Celtic from the West 2: Rethinking the Bronze Age and the Arrival of Indo-European in Atlantic Europe

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Oxbow Books, 2013 - Social Science - 237 pages
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Europe's Atlantic façade has long been treated as marginal to the formation of the European Bronze Age and the puzzle of the origin and early spread of the Indo-European languages. Until recently the idea that Atlantic Europe was a wholly pre-Indo-European world throughout the Bronze Age remained plausible. Rapidly expanding evidence for the later prehistory and the pre-Roman languages of the West increasingly exclude that possibility. It is therefore time to refocus on a narrowing list of 'suspects' as possible archaeological proxies for the arrival of this great language family and emergence of its Celtic branch. This reconsideration inevitably throws penetrating new light on the formation of later prehistoric Atlantic Europe and the implications of new evidence for inter-regional connections.Celtic from the West 2 continues the series launched with Celtic from the West: Alternative Perspectives from Archaeology, Genetics, Language and Literature (2010; 2012) in exploring the new idea that the Celtic languages emerged in the Atlantic Zone during the Bronze Age. This Celtic Atlantic hypothesis represents a major departure from the long-established, but increasingly problematical scenario in which the Ancient Celtic languages and peoples called Keltoi (Celts) are closely bound up with the archaeology of the Hallstatt and La Tène cultures of Iron Age west-central Europe.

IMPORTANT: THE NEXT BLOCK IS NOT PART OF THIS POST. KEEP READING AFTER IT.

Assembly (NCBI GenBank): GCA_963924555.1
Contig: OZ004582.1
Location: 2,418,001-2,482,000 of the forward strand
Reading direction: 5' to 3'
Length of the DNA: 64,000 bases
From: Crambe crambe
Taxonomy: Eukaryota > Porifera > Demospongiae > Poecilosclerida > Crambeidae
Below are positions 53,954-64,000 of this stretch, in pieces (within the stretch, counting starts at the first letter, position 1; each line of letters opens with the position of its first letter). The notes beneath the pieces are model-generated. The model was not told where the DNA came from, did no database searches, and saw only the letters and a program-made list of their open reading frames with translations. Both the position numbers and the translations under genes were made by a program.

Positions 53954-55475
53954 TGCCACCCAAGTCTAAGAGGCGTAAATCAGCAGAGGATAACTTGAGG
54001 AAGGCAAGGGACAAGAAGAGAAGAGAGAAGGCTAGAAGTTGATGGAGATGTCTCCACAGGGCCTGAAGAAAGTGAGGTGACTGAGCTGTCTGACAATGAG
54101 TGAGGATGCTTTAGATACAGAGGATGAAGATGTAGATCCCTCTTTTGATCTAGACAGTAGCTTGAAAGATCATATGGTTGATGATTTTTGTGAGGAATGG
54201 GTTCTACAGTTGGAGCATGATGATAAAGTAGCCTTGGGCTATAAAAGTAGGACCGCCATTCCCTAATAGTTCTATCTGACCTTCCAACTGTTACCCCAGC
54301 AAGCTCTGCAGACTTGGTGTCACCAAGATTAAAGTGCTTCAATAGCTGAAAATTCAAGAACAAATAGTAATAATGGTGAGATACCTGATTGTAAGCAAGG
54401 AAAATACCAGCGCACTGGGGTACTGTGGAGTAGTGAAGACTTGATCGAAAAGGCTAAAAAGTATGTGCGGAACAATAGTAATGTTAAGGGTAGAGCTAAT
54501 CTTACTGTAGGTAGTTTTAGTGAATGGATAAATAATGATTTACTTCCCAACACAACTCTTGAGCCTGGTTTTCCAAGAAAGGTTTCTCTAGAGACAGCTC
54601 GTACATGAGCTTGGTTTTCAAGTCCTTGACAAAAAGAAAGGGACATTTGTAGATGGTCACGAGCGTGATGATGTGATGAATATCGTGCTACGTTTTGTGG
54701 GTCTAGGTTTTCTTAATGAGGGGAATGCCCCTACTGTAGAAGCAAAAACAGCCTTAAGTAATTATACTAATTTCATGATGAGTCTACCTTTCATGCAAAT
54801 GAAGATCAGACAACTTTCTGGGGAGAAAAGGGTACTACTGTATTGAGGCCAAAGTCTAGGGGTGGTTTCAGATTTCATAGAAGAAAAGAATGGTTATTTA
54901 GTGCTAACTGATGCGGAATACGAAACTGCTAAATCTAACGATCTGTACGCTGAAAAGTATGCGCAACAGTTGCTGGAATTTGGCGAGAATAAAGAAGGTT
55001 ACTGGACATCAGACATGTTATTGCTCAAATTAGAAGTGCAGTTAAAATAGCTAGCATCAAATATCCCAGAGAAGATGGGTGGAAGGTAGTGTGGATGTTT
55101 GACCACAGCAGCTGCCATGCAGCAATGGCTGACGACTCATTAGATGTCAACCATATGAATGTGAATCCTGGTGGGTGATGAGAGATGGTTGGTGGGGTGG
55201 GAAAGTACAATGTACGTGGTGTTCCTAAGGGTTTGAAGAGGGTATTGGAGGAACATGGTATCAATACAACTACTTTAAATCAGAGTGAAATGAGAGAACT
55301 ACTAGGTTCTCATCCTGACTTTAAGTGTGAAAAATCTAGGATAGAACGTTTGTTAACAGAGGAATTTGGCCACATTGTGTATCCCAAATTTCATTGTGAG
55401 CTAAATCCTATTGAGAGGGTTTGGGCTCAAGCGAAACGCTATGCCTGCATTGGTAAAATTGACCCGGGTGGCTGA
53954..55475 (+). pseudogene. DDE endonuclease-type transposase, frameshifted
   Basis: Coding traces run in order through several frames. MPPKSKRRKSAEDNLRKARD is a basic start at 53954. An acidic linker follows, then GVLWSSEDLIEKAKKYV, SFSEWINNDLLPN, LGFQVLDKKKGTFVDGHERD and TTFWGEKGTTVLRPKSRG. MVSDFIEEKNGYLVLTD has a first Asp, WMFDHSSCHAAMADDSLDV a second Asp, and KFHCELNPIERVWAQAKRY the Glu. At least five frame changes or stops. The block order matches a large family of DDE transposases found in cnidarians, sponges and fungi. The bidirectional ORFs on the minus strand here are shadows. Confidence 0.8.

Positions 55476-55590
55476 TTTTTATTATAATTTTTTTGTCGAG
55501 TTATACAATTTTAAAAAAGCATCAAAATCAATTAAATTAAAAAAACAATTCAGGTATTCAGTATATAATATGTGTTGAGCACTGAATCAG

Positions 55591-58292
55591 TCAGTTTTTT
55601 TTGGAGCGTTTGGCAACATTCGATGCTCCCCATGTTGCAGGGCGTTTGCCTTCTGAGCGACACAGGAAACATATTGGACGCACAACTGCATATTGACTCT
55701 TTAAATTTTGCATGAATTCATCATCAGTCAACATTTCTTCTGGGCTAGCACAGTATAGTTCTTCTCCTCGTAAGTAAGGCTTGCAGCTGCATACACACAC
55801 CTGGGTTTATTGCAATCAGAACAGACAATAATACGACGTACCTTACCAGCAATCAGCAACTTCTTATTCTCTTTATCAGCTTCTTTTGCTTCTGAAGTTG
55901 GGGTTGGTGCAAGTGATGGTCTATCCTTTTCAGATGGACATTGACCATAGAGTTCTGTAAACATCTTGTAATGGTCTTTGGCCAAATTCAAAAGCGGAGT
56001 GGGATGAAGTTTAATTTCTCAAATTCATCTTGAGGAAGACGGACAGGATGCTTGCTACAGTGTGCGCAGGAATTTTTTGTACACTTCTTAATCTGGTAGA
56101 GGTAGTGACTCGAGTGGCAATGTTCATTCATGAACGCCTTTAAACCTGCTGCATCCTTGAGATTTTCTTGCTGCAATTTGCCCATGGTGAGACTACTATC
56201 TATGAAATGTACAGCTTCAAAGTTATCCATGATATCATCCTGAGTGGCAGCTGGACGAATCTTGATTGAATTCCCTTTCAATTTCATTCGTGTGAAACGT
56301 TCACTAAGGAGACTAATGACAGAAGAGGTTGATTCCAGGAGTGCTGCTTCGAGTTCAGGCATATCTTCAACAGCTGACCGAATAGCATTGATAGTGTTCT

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User Review  - gwernin - LibraryThing

A thought-provoking collection of papers representing a variety of viewpoints. Read full review

About the author (2013)

Professor John Koch is a senior research fellow at the Centre for Advanced Welsh and Celtic Studies, University of Wales. His interests include the languages, literatures, and civilizations of the early Celtic peoples from prehistory through the early Middle Ages. His works have developed original ideas in such fields as the earliest Welsh poetry, the Mabinogi, Continental Celtic, Irish saga literature, St Patrick, the classical authors' descriptions of the ancient Celts, and Bronze Age and Iron Age archaeology. He is the author of groundbreaking volumes, such as The Gododdin of Aneirin and The Celtic Heroic Age , has co-authored major innovative works, such as The Inscriptions of Early Medieval Brittany , and has contributed widely to international volumes and journals. He is the co-editor of all three Celtic from the West volumes.

Barry Cunliffe was Professor of European Archaeology at the University of Oxford from 1972 to 2007. He has worked on many of the iconic British excavations including Fishbourne Roman Palace, Danebury Hillfort and Hengistbury Head. He is an authority on the Iron Age and the Celts, and the author of many scholarly and popular publications including The Oxford Illustrated History of Prehistoric Europe, Britain Begins, and The Celts, A Very Short Introduction.

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